FRANZ JOSEPH HAYDN – The father of the “Classical Symphony” and the “String Quartet”
Franz Joseph Haydn, known as the “Father” of the Classical Symphony and the String Quartet, was born on 31st March, 1732 in Rohrau, a small market town on the borders of lower Hungary and Austria. His father Mathias Haydn was an obscure wheelwright and his mother Maria Anna Aloysia Apollonia Haydn was a devout peasant woman. Both his parents were unlettered musicians and the boy soon showed remarkable musical leanings. This attracted the attention of a distant relative Johann Mathais Franck, a school master in the neighbouring town of Hainburg, who took the boy to Hainburg at the age of 6 and trained him as a chorister in his Choir School. Haydn later wrote, “Almighty God to whom I render thanks for all his unnumbered mercies, gave me such facility in music that by the time I was six I stood up like a man and sang masses in the Church Choir and could play a little on the Harpsichord and Violin.” Two years later, Johann Adam Joseph Karl Georg Reutter, the Chapel Master of the famed St.Stephen’s Cathedral, Vienna, on a visit to Hainburg, auditioned the young boy and was thoroughly impressed with his beautiful singing voice. On his recommendation, Haydn obtained a place in the Boys’ Choir of St.Stephen’s Cathedral. In 1749, his voice broke and according to Empress Maria Theresa Walburga Amalia Christina began to sound like a “crowing rooster”. One day, Haydn played an innocuous prank upon a fellow chorister and snipped off his pigtail. This served as a flimsy excuse for the Chapel Master to drop him from the Choir. Haydn was abruptly set adrift into the winter streets of Vienna and his sole worldly possessions were three ragged shirts and a threadbare coat. A few friends lent him some money and he moved into a small garret owned by his friend Johann Michael Spangler. Here he gave music lessons and tried to increase his meagre earnings by playing serenades as a dance floor violinist. At the same time, he entered into a rigorous course of study drawing inspiration from the works of Carl Philipp Emanuel Bach, the second son of Johann Sebastian Bach. The first fruits of his work were a comic opera “The New Limping Devil” and a Mass in F Major, both written in 1751.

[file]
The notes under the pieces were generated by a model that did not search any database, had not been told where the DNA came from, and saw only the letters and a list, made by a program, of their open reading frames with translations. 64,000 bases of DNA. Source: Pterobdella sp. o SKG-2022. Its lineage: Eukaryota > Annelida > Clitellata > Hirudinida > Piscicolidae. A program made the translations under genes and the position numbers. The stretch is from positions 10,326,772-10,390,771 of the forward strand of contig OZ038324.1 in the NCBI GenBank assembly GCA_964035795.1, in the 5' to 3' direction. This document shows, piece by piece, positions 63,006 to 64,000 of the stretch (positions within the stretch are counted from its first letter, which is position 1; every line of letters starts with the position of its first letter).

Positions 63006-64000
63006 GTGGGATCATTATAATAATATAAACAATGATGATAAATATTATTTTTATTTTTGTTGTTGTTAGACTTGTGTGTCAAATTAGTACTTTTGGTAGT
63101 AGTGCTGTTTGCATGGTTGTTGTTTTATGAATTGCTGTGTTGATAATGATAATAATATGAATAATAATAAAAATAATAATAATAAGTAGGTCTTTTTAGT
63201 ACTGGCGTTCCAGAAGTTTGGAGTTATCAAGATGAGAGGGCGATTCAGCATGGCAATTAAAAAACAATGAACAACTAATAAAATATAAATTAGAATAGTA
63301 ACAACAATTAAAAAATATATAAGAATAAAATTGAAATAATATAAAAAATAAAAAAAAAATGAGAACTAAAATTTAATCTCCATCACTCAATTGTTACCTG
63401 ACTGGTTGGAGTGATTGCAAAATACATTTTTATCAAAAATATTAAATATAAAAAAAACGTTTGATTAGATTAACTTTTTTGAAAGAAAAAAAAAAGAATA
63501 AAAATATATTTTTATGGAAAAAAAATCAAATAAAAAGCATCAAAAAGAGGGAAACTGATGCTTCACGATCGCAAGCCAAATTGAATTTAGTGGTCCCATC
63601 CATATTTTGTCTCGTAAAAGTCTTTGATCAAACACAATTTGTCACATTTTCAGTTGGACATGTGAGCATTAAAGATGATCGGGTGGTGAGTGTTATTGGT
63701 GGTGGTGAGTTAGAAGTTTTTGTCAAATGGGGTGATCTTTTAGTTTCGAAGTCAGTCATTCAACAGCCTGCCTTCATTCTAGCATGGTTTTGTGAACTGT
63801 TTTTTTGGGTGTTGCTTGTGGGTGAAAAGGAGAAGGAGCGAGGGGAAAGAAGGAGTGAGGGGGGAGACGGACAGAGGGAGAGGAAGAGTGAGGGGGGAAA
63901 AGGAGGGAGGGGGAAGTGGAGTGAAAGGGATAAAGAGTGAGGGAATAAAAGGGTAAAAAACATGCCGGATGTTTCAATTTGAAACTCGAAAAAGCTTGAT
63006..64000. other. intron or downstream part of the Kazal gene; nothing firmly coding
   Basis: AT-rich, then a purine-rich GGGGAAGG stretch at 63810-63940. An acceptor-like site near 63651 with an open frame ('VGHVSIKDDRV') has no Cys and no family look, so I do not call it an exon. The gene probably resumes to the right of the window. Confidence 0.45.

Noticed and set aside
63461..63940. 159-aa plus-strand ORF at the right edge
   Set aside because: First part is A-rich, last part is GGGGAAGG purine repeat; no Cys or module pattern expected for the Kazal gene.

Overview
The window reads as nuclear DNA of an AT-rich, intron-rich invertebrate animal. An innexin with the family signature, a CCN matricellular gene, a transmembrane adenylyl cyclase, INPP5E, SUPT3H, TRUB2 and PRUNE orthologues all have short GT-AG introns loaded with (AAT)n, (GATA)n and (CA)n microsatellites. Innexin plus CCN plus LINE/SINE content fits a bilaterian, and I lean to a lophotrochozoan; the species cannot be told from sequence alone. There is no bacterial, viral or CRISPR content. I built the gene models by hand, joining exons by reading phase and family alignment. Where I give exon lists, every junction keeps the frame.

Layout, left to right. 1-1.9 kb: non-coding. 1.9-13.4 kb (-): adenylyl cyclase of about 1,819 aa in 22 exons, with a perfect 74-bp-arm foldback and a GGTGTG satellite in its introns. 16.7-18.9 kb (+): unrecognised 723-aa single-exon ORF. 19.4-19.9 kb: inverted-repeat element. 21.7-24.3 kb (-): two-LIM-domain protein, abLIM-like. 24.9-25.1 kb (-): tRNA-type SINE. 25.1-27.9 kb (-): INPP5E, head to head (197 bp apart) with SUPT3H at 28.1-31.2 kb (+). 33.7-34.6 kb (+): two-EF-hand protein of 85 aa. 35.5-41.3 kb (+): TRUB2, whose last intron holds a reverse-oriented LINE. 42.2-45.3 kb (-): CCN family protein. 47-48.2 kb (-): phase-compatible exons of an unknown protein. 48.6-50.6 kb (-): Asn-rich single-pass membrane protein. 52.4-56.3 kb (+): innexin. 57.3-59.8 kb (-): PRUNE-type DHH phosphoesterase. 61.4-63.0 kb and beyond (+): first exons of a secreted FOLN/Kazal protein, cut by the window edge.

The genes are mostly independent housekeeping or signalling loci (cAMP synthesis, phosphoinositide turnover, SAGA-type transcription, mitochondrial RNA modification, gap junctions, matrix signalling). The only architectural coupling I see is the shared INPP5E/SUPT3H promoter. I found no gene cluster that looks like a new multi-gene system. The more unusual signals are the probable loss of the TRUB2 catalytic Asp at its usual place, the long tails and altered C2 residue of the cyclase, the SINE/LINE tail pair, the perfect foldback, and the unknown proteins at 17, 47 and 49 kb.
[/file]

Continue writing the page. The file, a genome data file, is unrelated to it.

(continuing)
It was in Vienna that Haydn met the venerable Italian poet and librettist Pietro Antonio Domenico Trapassi, better known by his pseudonym “Metastasio”, and the legendary Italian singing master and opera composer Nicola Antonio Porpora. Porpora accepted Haydn as his pupil and gave him instructions in the “true fundamentals of composition”. Haydn was now able to gain access to the higher echelons of society. The turning point in Haydn’s career came in 1755 when he accepted an invitation to stay at the idyllic Schloss Weinzierl country estate of the music loving Austrian nobleman Karl Joseph von Fürnberg. Here he wrote in rapid succession his first symphony and his first quartet, the two earliest examples of the forms with which his name is most closely associated. On his return to Vienna in 1756, Haydn became famous as a teacher and composer and in 1759 was appointed conductor to the private band of the Bohemian count Baron Ferdinand Maximilian von Morzin, for whom he wrote several works. In 1760,he was appointed Second Chapel Master to Prince Paul Anton Esterházy. The Esterházys were an important Hungarian aristocratic family and the appointment to the Esterházy Prince offered Haydn a tremendous scope for his artistic development. At the same time, he was able to think of settling down and starting a family. In 1760, he married Maria Anna Theresia Keller, the daughter of a Viennese wig maker who had befriended him in his days of poverty. But the marriage proved to be a disaster and produced neither a pleasant, peaceful home nor any children. Maria did not understand music and showed no interest in her husband’s creative endeavours. She was foul tempered, abrasive and irksome and even went to the ridiculous extent of using his precious manuscripts as table mats, pastry tin linings or hair curling papers. Naturally, Haydn was soon separated from his wife.